Tuesday, 14 April 2015

We Finally Quacked it!

Ok, well the corny pun is not quite correct because Blue Ducks (Maori name Whio), don’t quack, they wheeze (female) and whistle (male). Whio (pronounced fee-o) means whistle in Maori.

I’m interrupting the timeline of the blog posts once again to report that we’ve finally found ourselves some elusive Blue Ducks. We’ve been searching for Whio, New Zealand’s rare and endangered endemic duck in many places throughout the North & South Island; Tongariro River, Cobb Valley, Mt Arthur, Fyfe River in Murchison and Oparara Basin amongst others.

On Sunday, after a tip from a bird forum I belong to, we finally found a pair on a hydro canal near Hokitika. And the best bit? We didn’t need to get out of the vehicle to see them! We actually weren't going to go looking on Sunday because of the terrible weather which is still plaguing us and the West Coast, but we went tiki-touring and ended up in Blue Duck territory so we took a chance and struck gold.

We had a little luck on our side. A vehicle track ran along the edge of the hydro canal for a number of kilometres. We crawled along it with me scanning the canal and bank across the other side. Towards the end we came to a large settling pond where we found a guy fishing. The rain had just started in earnest but we stopped beside him and wound our window down to speak to him as he sat in his cab out of the cold & wet. I asked him if he’d seen any Blue Ducks, not expecting him to give a positive response. But he said ‘Yeah, I think two flew over 10 or so minutes ago, they landed up there somewhere, I'm sure they looked blue” pointing up stream and out over the large pond.

We pulled away and I continued scanning around the pond edge until suddenly I spotted them! Resting on a log, in the rain, over the far side of the pond. Just after I grabbed a couple of zoomed in shots (in case they disappeared before our eyes) the duck at the top jumped off into the water and started swimming away. 'Darn', I thought he was off to hide against bank in the darkness. But he stopped a little further up on another log and did a bit of dabbling before swimming on again.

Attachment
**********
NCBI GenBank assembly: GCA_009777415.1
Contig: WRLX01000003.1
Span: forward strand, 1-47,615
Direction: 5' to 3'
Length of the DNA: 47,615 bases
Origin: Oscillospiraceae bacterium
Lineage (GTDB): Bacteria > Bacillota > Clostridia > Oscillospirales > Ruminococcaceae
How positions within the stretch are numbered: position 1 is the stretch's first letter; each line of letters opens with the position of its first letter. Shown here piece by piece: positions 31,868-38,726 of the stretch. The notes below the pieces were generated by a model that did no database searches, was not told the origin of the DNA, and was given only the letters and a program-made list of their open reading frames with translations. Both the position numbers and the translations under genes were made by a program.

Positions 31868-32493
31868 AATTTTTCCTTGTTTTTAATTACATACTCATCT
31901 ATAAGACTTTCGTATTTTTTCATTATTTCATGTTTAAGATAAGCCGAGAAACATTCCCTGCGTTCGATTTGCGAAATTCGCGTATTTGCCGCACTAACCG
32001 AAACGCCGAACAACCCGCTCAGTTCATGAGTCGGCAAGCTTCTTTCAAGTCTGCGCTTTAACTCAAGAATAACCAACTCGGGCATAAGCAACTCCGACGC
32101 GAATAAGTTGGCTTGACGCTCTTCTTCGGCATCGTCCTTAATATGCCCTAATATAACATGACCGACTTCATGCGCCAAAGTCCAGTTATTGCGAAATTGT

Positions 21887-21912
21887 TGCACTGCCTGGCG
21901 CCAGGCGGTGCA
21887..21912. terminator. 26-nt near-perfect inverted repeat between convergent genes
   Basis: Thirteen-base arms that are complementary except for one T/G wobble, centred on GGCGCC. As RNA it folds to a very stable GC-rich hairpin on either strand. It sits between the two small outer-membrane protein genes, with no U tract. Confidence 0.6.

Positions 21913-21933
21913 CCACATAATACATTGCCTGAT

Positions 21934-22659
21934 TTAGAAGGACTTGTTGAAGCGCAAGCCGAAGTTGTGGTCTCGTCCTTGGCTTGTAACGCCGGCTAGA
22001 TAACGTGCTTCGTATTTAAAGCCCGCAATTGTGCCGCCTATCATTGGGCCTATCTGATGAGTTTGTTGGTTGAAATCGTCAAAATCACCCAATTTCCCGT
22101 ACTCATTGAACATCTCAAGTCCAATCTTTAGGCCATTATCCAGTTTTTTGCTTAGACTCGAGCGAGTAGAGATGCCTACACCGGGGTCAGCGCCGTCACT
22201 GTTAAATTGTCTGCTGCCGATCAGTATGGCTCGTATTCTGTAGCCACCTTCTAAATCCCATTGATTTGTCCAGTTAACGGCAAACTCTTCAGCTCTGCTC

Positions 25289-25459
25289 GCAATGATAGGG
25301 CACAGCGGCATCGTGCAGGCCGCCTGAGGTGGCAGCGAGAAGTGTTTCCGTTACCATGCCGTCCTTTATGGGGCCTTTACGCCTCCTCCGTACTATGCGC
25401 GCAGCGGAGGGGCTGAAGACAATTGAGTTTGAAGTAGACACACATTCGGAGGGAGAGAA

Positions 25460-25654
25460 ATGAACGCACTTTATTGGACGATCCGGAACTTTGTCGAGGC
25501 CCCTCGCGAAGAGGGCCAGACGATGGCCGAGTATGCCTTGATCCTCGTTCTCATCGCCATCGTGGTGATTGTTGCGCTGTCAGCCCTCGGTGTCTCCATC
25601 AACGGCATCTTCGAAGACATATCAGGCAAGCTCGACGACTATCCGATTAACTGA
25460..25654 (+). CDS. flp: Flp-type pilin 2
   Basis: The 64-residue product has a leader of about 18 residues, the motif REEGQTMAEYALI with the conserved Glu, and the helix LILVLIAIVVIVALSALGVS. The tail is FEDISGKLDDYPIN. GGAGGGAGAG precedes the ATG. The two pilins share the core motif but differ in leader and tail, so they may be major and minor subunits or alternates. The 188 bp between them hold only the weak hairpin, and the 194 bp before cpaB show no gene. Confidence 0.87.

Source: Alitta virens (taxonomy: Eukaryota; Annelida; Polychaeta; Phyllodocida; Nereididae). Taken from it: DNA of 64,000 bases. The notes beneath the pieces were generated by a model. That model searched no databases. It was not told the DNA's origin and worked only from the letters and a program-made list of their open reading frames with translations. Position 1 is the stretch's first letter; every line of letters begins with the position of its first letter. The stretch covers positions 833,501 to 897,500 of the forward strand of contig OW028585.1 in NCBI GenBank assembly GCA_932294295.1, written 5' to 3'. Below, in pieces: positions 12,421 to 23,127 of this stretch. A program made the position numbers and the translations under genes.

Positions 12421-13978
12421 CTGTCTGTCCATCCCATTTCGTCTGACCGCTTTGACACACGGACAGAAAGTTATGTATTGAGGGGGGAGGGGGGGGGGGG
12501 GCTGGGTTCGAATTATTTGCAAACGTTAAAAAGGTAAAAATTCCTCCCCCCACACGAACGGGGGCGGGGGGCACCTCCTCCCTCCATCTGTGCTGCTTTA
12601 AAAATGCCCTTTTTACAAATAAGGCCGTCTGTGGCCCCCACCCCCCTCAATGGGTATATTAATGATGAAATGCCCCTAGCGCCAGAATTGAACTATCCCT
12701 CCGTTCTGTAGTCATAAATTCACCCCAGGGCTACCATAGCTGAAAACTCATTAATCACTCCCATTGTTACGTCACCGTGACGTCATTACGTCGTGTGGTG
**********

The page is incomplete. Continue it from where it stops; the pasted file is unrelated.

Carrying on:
This photo below (not zoomed) shows how hard it is was to spot them, they blend in very well- the two arrows point to the ducks resting on the logs after one had swum off. The dashes you can see all over the photos is the rain and it’s about to get worse. (Remember to click on the photos to see them enlarged)

The Blue Duck/Whio is one of New Zealand’s iconic species, it is rarer than the kiwi and is as well known the Takahe and the Kakapo, other highly threatened endemic birds. It’s a ‘poster boy’ & ambassador for our endangered species with many nationwide community protection projects in place. Genesis Energy have a long association in supporting and protecting Whio who inhabit many of the streams & rivers that supply our hydro energy. It is estimated that there are only 2000-3000 blue ducks remaining in the wild and unlike other threatened birds, whio can’t be moved to predator-free off shore islands, they rely on fast flowing alpine waterways to survive.

I wonder how many New Zealanders can name the bird that appears on our $10 bank note? A bank note that is coloured blue should be a good clue.